Lost Lake Nature Park Workday this Saturday, 9 am – noon!

Where: Lost Lake Nature Park. Meet in the parking lot near the sledding hill.

When: Saturday, June 28 from 9 am – noon. In the event of thunderstorms, the event will be cancelled.

Who: Anyone! This event is free, with no experience necessary. You’ll work with our staff to learn to recognize and properly treat non-native, invasive plant species.

Why: Why not? Remove non-native invasive species, enjoy beautiful areas, and hang out with great people! And food after we finish working!

What: Bring water, gloves, closed-toed shoes, and long pants. We’ll have extra water and gloves if you can’t bring your own.

If you’re anxious to get outside this weekend, join us on Saturday morning to spend time with great people while working for a great cause! With high quality oak woodlands, quiet lakes, and unique glacial features, Lost Lake Nature Park is a very special place in Oakland Township, and we want to make sure its natural areas stay in great shape.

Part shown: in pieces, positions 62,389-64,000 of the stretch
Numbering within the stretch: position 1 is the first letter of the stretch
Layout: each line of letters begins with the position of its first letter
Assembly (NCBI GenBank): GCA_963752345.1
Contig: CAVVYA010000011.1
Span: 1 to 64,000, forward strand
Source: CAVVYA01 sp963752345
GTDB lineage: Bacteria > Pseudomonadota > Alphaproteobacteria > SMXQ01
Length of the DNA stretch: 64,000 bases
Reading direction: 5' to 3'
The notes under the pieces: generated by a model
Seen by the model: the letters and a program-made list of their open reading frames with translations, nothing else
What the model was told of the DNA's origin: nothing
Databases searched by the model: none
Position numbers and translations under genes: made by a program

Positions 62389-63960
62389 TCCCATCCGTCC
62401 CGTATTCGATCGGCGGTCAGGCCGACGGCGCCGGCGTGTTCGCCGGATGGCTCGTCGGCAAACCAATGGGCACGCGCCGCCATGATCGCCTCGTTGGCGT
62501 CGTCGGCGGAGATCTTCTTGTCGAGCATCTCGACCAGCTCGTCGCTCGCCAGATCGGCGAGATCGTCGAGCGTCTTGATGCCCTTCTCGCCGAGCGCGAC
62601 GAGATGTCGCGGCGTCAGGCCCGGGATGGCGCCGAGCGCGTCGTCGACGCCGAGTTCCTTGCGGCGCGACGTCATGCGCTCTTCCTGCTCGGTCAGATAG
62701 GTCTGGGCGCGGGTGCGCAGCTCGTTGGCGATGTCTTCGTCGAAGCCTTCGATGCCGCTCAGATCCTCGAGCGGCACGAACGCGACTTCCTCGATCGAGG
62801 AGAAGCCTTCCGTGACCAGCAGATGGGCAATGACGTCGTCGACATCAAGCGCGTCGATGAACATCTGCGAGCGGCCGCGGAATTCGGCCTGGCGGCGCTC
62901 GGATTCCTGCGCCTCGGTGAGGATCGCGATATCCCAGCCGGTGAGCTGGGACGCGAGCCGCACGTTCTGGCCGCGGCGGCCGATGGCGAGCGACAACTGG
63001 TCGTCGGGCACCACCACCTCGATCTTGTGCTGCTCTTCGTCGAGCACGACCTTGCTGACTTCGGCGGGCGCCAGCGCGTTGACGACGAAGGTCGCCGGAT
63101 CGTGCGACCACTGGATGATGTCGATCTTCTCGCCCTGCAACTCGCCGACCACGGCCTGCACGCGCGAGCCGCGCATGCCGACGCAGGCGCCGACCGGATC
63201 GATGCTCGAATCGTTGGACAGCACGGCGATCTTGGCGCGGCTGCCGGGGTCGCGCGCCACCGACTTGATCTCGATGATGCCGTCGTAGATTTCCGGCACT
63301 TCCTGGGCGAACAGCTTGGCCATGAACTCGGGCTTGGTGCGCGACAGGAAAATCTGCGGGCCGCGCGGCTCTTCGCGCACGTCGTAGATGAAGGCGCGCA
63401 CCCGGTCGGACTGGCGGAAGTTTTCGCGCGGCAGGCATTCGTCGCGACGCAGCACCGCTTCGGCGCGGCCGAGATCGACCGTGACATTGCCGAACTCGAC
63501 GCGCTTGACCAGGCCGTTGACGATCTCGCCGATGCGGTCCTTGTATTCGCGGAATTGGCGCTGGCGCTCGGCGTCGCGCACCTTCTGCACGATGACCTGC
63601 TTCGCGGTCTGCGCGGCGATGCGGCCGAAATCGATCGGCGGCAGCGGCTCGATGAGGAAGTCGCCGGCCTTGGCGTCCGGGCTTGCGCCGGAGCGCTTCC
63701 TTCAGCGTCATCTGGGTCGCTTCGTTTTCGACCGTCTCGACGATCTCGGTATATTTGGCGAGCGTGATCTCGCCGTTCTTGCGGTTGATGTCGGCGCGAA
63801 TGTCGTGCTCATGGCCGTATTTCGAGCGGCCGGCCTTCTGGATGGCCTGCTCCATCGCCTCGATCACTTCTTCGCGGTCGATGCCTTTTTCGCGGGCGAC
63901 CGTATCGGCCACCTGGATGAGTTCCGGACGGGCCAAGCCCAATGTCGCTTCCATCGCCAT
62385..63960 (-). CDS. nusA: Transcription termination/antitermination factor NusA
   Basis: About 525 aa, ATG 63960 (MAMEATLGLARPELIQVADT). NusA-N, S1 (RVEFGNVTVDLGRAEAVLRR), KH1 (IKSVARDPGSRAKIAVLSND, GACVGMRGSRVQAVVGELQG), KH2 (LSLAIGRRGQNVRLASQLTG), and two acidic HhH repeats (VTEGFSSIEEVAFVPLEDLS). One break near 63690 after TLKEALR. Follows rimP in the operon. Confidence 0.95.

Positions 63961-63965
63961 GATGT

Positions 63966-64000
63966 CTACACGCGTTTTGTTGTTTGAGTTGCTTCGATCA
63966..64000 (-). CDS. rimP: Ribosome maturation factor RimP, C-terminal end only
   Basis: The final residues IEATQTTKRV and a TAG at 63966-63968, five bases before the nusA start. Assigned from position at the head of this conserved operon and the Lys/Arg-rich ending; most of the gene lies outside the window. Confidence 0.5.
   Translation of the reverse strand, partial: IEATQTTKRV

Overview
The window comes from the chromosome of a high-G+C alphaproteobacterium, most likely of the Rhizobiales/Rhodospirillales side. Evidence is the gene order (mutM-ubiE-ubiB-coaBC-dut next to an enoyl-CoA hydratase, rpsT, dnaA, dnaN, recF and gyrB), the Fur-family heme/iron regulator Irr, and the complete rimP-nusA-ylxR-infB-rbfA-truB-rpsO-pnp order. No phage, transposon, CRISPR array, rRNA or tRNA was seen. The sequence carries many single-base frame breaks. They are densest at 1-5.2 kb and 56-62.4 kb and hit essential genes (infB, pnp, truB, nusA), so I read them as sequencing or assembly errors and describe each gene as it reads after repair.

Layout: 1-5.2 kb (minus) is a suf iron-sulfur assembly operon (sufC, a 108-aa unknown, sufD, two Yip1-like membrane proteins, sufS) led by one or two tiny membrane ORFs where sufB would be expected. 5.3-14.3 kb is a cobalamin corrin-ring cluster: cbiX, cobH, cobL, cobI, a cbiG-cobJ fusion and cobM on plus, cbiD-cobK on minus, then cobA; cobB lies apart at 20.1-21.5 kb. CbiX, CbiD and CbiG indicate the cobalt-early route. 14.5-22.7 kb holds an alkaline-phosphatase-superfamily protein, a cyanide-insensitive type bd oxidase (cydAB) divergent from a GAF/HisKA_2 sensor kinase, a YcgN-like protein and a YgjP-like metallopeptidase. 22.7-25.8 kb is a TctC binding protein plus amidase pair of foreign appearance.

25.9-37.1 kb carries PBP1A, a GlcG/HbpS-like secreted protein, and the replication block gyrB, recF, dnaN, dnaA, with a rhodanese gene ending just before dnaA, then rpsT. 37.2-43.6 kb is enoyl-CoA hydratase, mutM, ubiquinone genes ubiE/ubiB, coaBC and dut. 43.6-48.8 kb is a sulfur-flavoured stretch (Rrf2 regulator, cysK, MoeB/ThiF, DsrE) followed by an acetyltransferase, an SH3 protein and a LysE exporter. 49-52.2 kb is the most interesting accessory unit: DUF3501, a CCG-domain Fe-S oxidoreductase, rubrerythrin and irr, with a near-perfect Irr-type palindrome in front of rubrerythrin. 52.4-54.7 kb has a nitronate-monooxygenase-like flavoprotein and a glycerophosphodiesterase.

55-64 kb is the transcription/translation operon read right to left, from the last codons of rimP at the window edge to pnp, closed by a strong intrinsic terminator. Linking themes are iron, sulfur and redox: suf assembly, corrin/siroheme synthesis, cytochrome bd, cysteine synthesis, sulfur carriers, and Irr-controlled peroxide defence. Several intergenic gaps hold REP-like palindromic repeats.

When you arrive, park near the sledding hill so that everyone has lots of space to park. After a short nature hike to see what’s flowering and learn a few plants, we’ll be working to control invasive shrubs, including buckthorn and autumn olive. Around noon we’ll get out the grill and share some food! We’ll bring some of the basic food, so you can just enjoy what we bring if you’d like, or bring food to share. We will have lots of fun, so plan to come and share this opportunity with others! The schedule of upcoming workdays can be found at the Volunteer Calendar.

Join us for a volunteer workday to help protect natural areas in our parks!

Join us for a volunteer workday to help protect natural areas in our parks!

Polyphemus Moth at Lost Lake Nature Park

While pulling seedlings of woody invasive plants at Lost Lake Nature Park, the stewardship crew found a polyphemus moth (Antheraea polyphemus)! As you can see from the picture, these are big moths! In fact, with a wingspan up to 5 1/2 inches, polyphemus moths are one of the the largest moths in North America. The caterpillars feed on vegetation, but the adult moths do not eat. In their short adult phase, male moths use pheremones to locate a female moth. After they find each other, moths reproduce and die. This moth is missing a few pieces of its wings. What a cool find!

The stewardship crew found a Cecropia Moth (Hyalophora cecropia) yesterday. Note Jonah's hand for scale. Photo by Alex Kriebel.

The stewardship crew found a Polyphemus Moth (Antheraea polyphemus) yesterday. Note Jonah’s hand for scale. Photo by Alex Kriebel.

***EDITED: Thanks to Mary Speyer for identifying the moth as a Polyphemus Moth, not a Cecropia Moth as I originally said.